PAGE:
Protesting Portland's Freeways: Highway Engineering and Citizen Activism in the Interstate Era

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Title: Protesting Portland's Freeways: Highway Engineering and Citizen Activism in the Interstate Era
Author: Fackler, Eliot Henry, 1982-
Abstract: From its inception, the Oregon State Highway Department and Portland's political leaders repeatedly failed to address the city's automobile traffic problems. However, in 1955 the Highway Department published a comprehensive freeway plan that anticipated new federal funding and initiated an era of unprecedented road construction in the growing city. In the early 1960s, localized opposition to the city's Interstate system failed to halt the completion of three major routes. Yet, politically savvy grassroots activists and a new generation of local leaders used the provisions of the National Environmental Policy Act and the Federal-Aid Highway Act of 1973 to successfully stop the construction of two freeways in the mid 1970s. Though favorable legislation and the efforts of local politicians were instrumental in thwarting the Highway Department's plans, this study will focus on the crucial role played by the citizens who waged an ideological battle against recalcitrant highway engineers for Portland's future.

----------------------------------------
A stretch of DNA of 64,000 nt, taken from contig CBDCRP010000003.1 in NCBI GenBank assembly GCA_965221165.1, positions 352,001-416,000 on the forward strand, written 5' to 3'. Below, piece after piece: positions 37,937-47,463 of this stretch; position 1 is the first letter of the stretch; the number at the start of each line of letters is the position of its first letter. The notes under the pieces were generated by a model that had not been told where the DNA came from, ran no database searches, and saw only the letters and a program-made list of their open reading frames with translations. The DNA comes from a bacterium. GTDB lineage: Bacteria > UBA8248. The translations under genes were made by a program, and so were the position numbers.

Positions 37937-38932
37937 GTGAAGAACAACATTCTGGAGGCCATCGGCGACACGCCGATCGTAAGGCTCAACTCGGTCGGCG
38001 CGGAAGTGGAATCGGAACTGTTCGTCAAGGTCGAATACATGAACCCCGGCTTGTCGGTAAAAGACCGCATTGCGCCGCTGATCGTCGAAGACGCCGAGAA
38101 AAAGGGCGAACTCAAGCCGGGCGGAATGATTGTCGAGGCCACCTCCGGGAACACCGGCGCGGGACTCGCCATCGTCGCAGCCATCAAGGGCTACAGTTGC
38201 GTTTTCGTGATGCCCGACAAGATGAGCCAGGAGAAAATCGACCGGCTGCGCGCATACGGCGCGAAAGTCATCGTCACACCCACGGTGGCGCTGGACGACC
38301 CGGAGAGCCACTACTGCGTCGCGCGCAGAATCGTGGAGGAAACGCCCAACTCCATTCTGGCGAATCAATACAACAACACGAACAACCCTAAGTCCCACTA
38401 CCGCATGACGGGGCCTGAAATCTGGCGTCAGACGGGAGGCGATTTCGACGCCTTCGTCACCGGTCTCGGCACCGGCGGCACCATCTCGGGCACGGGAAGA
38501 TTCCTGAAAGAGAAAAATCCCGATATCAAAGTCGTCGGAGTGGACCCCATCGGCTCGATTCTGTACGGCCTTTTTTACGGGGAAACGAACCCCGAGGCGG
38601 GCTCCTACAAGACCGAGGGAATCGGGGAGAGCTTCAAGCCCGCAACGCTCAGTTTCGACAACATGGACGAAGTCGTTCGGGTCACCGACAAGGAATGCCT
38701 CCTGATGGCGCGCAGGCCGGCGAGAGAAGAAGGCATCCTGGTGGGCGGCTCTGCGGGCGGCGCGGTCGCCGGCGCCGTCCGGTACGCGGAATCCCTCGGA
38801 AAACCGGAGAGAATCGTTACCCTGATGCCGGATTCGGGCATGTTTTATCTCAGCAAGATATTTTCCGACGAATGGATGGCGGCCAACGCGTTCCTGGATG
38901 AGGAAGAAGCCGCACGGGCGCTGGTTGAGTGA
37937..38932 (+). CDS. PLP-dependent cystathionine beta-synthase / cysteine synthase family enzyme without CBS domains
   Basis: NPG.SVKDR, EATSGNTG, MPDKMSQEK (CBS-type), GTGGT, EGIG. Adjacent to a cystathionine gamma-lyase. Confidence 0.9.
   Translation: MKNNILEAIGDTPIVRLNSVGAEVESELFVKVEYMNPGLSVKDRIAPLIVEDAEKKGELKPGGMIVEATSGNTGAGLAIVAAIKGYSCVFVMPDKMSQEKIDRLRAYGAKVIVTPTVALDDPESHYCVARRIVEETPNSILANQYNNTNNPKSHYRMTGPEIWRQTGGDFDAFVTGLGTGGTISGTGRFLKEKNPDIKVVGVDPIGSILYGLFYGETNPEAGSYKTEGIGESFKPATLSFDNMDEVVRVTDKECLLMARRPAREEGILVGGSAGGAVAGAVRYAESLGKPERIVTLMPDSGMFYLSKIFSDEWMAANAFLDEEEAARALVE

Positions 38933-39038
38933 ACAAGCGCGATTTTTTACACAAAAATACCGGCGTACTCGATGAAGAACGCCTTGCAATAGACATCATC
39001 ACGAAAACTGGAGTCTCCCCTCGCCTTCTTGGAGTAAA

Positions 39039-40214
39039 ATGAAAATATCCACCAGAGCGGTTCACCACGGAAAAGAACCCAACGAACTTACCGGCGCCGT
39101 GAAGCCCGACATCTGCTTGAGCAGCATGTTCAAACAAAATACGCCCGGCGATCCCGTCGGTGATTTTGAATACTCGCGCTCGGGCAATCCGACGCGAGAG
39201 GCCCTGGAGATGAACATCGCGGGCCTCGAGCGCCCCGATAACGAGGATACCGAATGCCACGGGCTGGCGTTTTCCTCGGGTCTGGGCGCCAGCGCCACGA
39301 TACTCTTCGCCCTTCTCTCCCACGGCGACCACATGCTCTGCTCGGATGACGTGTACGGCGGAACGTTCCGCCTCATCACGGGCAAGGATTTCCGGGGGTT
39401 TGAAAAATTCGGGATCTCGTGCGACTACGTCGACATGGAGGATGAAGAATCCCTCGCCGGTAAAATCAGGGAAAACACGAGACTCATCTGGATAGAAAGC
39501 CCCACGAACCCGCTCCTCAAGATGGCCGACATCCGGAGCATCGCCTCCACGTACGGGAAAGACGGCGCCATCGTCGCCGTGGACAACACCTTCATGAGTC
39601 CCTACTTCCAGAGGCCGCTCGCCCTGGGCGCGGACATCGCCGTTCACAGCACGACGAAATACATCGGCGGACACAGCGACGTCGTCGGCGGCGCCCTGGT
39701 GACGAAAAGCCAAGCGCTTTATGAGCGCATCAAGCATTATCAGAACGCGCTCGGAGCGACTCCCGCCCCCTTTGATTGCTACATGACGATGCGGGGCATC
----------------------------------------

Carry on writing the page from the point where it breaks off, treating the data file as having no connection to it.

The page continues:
Description: ix, 123 p. : ill. A print copy of this thesis is available through the UO Libraries. Search the library catalog for the location and call number.
URI: http://hdl.handle.net/1794/9842
Date: 2009-06


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